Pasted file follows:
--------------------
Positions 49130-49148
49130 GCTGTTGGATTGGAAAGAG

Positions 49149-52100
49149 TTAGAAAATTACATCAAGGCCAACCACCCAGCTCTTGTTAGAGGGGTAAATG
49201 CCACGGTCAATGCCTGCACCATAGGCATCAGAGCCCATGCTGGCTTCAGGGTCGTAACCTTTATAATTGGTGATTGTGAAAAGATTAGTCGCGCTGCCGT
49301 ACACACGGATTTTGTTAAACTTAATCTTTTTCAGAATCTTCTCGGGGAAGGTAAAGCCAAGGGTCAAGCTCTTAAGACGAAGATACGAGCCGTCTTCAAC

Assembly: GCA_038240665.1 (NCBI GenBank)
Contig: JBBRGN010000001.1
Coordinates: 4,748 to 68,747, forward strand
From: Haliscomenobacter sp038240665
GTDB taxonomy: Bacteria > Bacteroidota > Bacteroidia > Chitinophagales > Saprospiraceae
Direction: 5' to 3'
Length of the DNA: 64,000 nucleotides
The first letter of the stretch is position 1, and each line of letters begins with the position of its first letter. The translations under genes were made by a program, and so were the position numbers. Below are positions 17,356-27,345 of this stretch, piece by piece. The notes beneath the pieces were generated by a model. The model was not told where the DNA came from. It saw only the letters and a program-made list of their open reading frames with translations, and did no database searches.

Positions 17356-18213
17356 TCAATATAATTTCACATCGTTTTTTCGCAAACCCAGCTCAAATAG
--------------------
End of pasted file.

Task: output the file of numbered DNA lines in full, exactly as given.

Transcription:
Positions 49130-49148
49130 GCTGTTGGATTGGAAAGAG

Positions 49149-52100
49149 TTAGAAAATTACATCAAGGCCAACCACCCAGCTCTTGTTAGAGGGGTAAATG
49201 CCACGGTCAATGCCTGCACCATAGGCATCAGAGCCCATGCTGGCTTCAGGGTCGTAACCTTTATAATTGGTGATTGTGAAAAGATTAGTCGCGCTGCCGT
49301 ACACACGGATTTTGTTAAACTTAATCTTTTTCAGAATCTTCTCGGGGAAGGTAAAGCCAAGGGTCAAGCTCTTAAGACGAAGATACGAGCCGTCTTCAAC

Assembly: GCA_038240665.1 (NCBI GenBank)
Contig: JBBRGN010000001.1
Coordinates: 4,748 to 68,747, forward strand
From: Haliscomenobacter sp038240665
GTDB taxonomy: Bacteria > Bacteroidota > Bacteroidia > Chitinophagales > Saprospiraceae
Direction: 5' to 3'
Length of the DNA: 64,000 nucleotides
The first letter of the stretch is position 1, and each line of letters begins with the position of its first letter. The translations under genes were made by a program, and so were the position numbers. Below are positions 17,356-27,345 of this stretch, piece by piece. The notes beneath the pieces were generated by a model. The model was not told where the DNA came from. It saw only the letters and a program-made list of their open reading frames with translations, and did no database searches.

Positions 17356-18213
17356 TCAATATAATTTCACATCGTTTTTTCGCAAACCCAGCTCAAATAG